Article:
Roberto Quarta: Absolutely. And sometimes they say get out, go somewhere else, because I need the room. So the other very important thing for boards was to understand that we needed to commit time. So dedicated time commitment was the order of the day. And this isn’t about the occasional phone call or the occasional Zoom, this is not about the board once per quarter. I mean, this is all hands on deck, right? And give the time commitment. And I have to say that I’ve been very impressed, certainly in the boards that I’m involved with, to see how quickly boards have adapted, and board members have been willing to give up their time. And public boards of major international companies are multinational, so, we’ve had to basically try to balance, whether we get someone on the West Coast to wake up at four o’clock in the morning, someone in Europe to have to a Zoom in nine o’clock at night, or in Asia, with the time difference, so had to adjust the time difference, to schedules, and I have to say that certainly was the order of the day.

Now an effective board during this period, and I think going forward needs to balance agendas. We have sort of competing agendas, I believe, so on the strategic side, we have the short term versus long term strategy, right? There’s an issue here today, how are we going to deal with it, but what is the implication, the way in which we deal with it in the short term may indeed affect the longer term strategy.

The human agenda is probably at the forefront of most boards, and that human agenda, that all of us in recognizing the pandemic, the effect it was going to have, not on our business necessarily only, but on our people. And that in terms of giving our people support, giving management the support to support our people in making the right decisions, but at the same time, keeping in mind the longer term agenda continue to challenge management in terms of performance and results. And then I think the last thing I would say is a bit of self-reflection for boards in terms of what can I really contribute during this very challenging period? So kind of dig deep inside and your contribution to the board, let it come out in terms of its ability to help the company not only survive, but thrive.

Chris Riback: You seem to be putting a real emphasis, and I wonder if this is a realization, or maybe just a heightened awareness that came as a result of the pandemic, and I don’t mean to pejoratively, but the softer components of what defines a successful business, the human agenda, the being able to be present to connect the culture of a company, have those aspects of what defines or what’s required for a successful business, have those become more clear, have those become heightened as a result of the pandemic?

Roberto Quarta: Both, Chris both. Definitely, it’s sort of, it just screamed at you, right? I mean, a company has to perform from a standpoint of, financial performance, operational performance, efficiencies, effectiveness, I mean, let’s not forget that, all right? Because unless you’re creating value, all right? You’re not going to be around. So those are there. To me, those are sort of prerequisites. But, at the forefront of the agenda now, right? Is the human element. And I think that companies have embraced that. And companies need to embrace that.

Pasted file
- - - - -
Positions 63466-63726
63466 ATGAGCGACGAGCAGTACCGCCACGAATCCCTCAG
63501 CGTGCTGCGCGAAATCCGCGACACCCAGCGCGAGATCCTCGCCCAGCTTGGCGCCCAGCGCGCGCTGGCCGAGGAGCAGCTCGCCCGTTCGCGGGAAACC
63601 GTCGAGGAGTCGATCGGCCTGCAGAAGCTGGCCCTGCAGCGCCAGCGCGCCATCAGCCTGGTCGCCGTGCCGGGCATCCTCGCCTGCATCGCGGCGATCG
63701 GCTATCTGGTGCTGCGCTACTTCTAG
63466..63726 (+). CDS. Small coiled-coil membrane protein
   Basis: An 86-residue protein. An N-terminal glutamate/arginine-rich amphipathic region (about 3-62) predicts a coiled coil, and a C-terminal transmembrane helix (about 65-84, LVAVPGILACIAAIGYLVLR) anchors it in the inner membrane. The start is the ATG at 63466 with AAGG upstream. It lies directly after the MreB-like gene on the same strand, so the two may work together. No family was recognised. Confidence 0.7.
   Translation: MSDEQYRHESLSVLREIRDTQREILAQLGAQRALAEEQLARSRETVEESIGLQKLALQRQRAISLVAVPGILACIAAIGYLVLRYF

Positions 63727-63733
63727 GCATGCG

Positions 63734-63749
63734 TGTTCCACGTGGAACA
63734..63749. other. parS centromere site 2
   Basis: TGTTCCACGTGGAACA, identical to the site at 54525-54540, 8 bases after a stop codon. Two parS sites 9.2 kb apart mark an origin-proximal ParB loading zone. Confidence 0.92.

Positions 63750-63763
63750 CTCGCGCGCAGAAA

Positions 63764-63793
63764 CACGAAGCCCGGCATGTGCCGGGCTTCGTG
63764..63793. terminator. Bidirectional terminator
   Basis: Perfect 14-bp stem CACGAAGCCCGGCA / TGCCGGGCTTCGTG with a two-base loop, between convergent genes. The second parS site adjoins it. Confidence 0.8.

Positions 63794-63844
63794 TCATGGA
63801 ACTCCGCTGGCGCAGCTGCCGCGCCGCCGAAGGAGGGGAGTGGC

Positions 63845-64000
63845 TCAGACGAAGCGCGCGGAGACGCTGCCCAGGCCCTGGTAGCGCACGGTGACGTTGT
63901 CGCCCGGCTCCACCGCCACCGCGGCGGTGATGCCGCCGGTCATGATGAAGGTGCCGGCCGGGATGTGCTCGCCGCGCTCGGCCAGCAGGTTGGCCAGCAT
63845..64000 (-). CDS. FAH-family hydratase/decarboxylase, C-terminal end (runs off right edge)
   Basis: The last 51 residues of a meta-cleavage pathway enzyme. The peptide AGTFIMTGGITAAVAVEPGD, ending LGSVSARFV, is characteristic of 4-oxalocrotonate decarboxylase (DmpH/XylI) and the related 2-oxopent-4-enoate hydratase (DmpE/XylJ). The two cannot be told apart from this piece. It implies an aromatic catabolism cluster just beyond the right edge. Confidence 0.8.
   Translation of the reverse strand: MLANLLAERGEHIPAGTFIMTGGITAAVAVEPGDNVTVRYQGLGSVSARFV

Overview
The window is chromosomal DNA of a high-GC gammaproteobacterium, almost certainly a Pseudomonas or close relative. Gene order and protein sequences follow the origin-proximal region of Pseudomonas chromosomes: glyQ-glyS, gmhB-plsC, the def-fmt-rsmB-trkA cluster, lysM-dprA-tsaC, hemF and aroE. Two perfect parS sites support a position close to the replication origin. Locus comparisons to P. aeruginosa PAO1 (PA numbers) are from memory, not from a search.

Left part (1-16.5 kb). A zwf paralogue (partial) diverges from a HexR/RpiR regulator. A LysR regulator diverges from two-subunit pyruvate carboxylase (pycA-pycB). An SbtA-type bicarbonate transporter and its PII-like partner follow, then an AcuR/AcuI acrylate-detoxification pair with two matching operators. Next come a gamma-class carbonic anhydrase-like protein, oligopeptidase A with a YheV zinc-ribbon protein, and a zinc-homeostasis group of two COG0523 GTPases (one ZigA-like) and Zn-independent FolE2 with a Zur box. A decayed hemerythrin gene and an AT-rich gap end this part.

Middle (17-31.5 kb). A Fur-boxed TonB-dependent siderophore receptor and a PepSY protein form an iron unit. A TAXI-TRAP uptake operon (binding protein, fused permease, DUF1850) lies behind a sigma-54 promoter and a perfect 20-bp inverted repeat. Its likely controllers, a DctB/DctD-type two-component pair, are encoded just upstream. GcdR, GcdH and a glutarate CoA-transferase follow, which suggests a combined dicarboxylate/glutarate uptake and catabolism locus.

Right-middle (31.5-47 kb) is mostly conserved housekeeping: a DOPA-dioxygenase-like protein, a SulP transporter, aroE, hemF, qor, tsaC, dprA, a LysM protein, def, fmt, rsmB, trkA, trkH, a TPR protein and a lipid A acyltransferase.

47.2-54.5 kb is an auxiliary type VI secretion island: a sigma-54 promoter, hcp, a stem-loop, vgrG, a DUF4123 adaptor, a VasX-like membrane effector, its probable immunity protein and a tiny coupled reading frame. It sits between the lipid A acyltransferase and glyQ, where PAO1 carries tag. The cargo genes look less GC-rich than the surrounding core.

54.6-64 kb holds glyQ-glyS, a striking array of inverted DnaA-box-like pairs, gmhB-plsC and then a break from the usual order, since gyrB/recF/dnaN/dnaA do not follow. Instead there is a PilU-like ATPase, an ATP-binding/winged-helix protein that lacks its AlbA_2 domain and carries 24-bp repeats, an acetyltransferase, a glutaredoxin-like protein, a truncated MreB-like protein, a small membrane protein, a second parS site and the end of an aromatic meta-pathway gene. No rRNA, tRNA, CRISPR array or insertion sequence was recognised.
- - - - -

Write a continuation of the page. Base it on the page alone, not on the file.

If you look at the way Europe is dealt with employment, unemployment, furlough, even at a government level, right? You’re seeing a sense of urgency, of understanding, of empathy, towards the suffering of people. And how often have you heard the mental anguish, right? And implication for people who’ve been through this pandemic, we’re not as fortunate as others to have a house of a size and a little garden to go out to, and that we’re basically locked up in a two room apartment Zooming 12 hours a day with no respite. So, yes, the pandemic did heighten it.

Now, are we all going to forget about it and say in two years’ time and say, fine, that was there now is now and we’ll forget, I don’t think so, I think companies are going to continue to think about the well-being, the culture of their company, because it’s all tied into you, this whole ESG and sustainability, it’s about the planet, but it’s about people.

Chris Riback: I’m curious then, perhaps what did you reflect on, notice, change, do differently yourself? You hold, in addition to serving as chairman of CD&R Europe, you also serve as chairman of WPP and Smith & Nephew, did you notice that the core approaches you already held were proven out and served you well?

Roberto Quarta: I would say adapting, adapting to the changing environment, going back to that theme, we’ve learned, those of us who’ve been around a long time and ran businesses over the years, that turbulence is not only a threat, but also an opportunity. So this was a time where you sort of try to focus on the opportunity versus the threat. And to instill that dynamic of, “Okay, guys, it is tough, there is uncertainty, great concern, human tragedy, but let’s look at, what are the opportunities before us?”

And therefore, we needed, and I needed to adapt my thinking to that opportunity. And as a board, we really needed to make an effort of communication. I mean, communication was key and is still key today, it’s always been, but in these difficult times communication, internal communication, and I would say communication with all stakeholders, because everyone was living in what’s going to happen next? Am I going to have a job, right? Is the company going to survive? Do we have enough liquidity? So be on the front foot in communication with stakeholders. And last, and I’ve said it earlier, recognize those changes and act accordingly.